Now in its third year, J+J’s Kinetex product was introduced to provide the commercial market with a hybrid flooring surface with the durability of hard surface and the tactile features of carpet. All Kinetex products are constructed of knitted polyester fabric with a cushion backing. This year, J+J’s two new Kinetex products were Strata and Timber. Strata mimics natural stone and Timber has a hardwood look. Timber comes in a 12”x48” plank format, and Strata comes in an 18”x36” format. Both products feature the firm’s Pre-Fix pre-applied releasable adhesive for quick and easy installation.
Since launching the Chilewich Contract line in 2001, Sandy Chilewich has been producing cutting edge fashion looks in woven flooring, and this year was no exception. Chilewich launched two new woven collections at NeoCon. The most stunning collection was Plaid, which made a bold statement on both the floors and walls of the booth in six-foot wide rolls, with more saturated colors than the firm has used in the past. Plaid uses a weave pattern with a rotation of 14 different colors in solid and bi-color yarns. The collection is also available in square tiles and planks. Chilewich introduced Speckle, as well, a quiet sophisticated weave that has a nubby textured look in Onyx, Taupe, Blue and Mercury colorways.
Object Carpet has been exhibiting and manufacturing in Germany for more than 40 years, but this year was the first time the German manufacturer has exhibited at NeoCon. The company partnered with Summit International Flooring and was here to promote Freestile, its collection of woven polyester carpet tiles. The collection consists of 16 designs in four color schemes. The designs are created using a digital printing process. The 20” square carpet tiles have the look and feel of a hard surface product but also offer the advantages of a textile surface.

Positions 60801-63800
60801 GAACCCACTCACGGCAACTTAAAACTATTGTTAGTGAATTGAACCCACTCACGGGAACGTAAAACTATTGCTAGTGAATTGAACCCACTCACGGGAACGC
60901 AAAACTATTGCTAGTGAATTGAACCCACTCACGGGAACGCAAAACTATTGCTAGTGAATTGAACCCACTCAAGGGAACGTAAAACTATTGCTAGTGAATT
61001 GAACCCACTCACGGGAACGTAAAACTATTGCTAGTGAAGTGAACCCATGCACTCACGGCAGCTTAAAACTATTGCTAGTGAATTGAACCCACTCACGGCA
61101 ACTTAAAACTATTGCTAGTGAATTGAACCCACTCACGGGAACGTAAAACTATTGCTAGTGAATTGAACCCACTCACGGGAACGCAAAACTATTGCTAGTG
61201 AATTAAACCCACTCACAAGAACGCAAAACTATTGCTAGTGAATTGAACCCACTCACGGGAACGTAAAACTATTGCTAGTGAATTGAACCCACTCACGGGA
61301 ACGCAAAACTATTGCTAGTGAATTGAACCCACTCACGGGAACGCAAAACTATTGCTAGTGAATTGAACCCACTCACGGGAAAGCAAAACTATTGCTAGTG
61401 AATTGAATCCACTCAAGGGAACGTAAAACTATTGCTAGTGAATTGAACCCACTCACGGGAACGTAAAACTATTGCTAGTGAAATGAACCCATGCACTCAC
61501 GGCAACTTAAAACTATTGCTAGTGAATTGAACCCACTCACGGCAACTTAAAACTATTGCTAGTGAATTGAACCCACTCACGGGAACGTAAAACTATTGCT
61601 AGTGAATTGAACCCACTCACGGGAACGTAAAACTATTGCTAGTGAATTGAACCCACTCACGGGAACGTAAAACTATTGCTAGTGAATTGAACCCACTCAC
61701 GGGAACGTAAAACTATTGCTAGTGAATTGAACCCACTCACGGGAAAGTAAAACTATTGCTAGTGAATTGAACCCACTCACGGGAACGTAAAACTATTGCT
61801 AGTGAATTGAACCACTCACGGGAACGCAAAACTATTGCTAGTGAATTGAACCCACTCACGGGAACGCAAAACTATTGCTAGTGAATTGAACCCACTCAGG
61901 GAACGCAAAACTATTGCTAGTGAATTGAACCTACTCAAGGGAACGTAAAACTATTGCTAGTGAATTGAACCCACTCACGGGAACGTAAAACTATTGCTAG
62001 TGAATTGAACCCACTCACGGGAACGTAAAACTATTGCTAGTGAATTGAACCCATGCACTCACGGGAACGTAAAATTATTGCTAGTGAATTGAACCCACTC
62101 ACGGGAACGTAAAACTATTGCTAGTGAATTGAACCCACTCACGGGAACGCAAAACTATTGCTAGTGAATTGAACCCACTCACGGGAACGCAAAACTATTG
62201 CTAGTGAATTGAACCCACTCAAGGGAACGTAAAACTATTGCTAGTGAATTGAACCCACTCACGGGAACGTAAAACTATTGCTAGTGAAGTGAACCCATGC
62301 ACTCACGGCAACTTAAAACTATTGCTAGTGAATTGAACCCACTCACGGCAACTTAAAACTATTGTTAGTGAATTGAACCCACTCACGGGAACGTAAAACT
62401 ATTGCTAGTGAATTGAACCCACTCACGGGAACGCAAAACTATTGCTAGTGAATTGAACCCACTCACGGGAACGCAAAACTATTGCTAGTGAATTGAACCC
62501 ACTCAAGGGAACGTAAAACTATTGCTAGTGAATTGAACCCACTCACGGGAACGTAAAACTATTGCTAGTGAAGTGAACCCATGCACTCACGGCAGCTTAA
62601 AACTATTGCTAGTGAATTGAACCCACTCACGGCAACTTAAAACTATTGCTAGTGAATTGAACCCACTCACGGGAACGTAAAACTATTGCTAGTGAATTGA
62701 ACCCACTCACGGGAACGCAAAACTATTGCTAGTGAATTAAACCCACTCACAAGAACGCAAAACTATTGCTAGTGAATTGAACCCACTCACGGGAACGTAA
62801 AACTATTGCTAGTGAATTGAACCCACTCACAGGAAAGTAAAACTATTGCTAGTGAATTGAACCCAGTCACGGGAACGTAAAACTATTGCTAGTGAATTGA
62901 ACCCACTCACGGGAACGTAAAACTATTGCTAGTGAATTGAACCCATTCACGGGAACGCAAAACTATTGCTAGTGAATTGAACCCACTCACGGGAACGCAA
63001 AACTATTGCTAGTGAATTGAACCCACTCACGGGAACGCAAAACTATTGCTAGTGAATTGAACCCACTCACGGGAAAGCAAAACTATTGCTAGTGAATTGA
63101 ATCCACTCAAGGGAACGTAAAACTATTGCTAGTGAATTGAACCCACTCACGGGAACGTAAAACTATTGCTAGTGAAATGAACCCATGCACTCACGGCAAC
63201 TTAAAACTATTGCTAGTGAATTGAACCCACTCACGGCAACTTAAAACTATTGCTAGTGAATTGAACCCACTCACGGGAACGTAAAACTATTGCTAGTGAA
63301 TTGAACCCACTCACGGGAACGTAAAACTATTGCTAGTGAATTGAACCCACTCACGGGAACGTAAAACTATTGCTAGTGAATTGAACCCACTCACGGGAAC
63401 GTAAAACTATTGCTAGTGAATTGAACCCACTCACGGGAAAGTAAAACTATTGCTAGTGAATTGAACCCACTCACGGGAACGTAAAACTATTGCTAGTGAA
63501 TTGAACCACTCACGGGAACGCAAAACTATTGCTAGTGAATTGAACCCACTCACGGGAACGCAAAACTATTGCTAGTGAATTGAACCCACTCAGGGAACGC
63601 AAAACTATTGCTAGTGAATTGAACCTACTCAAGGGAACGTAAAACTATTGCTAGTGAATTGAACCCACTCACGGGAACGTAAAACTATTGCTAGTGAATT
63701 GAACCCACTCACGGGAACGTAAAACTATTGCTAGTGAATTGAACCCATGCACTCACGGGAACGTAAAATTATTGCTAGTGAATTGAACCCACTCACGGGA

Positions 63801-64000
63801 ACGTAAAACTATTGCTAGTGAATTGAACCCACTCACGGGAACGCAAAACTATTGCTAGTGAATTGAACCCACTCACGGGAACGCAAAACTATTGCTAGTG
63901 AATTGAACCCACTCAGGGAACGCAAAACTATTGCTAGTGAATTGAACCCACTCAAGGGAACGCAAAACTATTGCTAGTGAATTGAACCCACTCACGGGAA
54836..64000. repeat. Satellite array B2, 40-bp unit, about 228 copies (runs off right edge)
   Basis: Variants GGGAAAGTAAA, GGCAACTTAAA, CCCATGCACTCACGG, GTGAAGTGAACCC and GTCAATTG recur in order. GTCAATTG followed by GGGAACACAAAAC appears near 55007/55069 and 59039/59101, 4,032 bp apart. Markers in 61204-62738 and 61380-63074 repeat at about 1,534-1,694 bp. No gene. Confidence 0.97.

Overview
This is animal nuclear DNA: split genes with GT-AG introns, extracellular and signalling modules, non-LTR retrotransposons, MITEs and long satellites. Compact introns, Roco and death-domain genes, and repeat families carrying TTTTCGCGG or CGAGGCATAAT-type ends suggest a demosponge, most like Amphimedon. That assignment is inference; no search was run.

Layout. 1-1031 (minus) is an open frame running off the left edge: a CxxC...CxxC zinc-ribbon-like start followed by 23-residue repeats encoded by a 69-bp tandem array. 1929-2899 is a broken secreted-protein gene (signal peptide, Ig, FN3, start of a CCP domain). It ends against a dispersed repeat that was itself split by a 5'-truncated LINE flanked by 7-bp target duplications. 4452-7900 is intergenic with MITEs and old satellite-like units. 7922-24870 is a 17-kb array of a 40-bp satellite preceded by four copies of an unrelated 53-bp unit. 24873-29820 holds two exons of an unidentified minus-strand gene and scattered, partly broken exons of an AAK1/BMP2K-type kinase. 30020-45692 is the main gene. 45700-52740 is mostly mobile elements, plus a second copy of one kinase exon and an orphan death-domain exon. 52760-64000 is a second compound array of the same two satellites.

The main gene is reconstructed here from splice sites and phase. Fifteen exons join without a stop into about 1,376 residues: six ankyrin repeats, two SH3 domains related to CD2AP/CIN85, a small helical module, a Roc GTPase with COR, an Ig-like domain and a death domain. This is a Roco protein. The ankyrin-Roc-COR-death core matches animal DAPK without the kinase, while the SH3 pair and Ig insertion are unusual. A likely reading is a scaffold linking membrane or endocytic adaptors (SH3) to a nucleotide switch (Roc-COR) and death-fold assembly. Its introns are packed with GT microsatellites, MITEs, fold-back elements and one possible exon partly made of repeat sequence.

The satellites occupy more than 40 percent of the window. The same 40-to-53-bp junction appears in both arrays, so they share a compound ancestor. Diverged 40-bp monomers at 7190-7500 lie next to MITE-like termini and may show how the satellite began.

Area rugs are growing in importance in the commercial as well as residential markets. The vast range of leather materials and finishes offer designers a new texture for the floor plane.Garrett, a leather producer known for exotic textures and unusual colors, featured a sheepskin rug in its display from its Sky Rugs program. Through Sky Rugs, a designer can specify an area rug using any of Garrett’s 600 SKUs of leather, an easy task thanks to Garrett’s online Rug Designer tool.
Edelman Leather also displayed area rugs, with an entire showroom wall featuring a prominent display of designer Kyle Bunting’s patchwork designs created with boldly colored leather strips. The line is available in both wall covering and patchwork-type rugs.
HARD SURFACE SPECIALISTS
Metroflor came to NeoCon to continue to build on its specified commercial LVT business with a new display in a new location on the 7th floor and a third new Aspecta product collection. Two years ago, Metroflor launched its Aspecta 5 LVT collection, which is 3.2 mm thick with a 28 mil wearlayer. Last year, the firm introduced its Aspecta 10 rigid core waterproof LVT with its Isocore structural core and pre-attached acoustical backing. New for this year is Aspecta 1, on the budget side of the spectrum. Aspecta 1 will start shipping this fall and is 2.5mm thick with a 20 mil wearlayer. The collection will have 46 total visuals that emulate wood and tile, but with abstract visuals as well.
While Aspecta 10 was previewed last year, today the collection has 24 plank visuals and ten tile visuals. The planks are approximately 9”x60” and the tiles are 18”x36”. All products attach via a DropLock click system. This product, which offers a 25-year non-prorated warranty, is 10mm thick with a 28 mil wearlayer.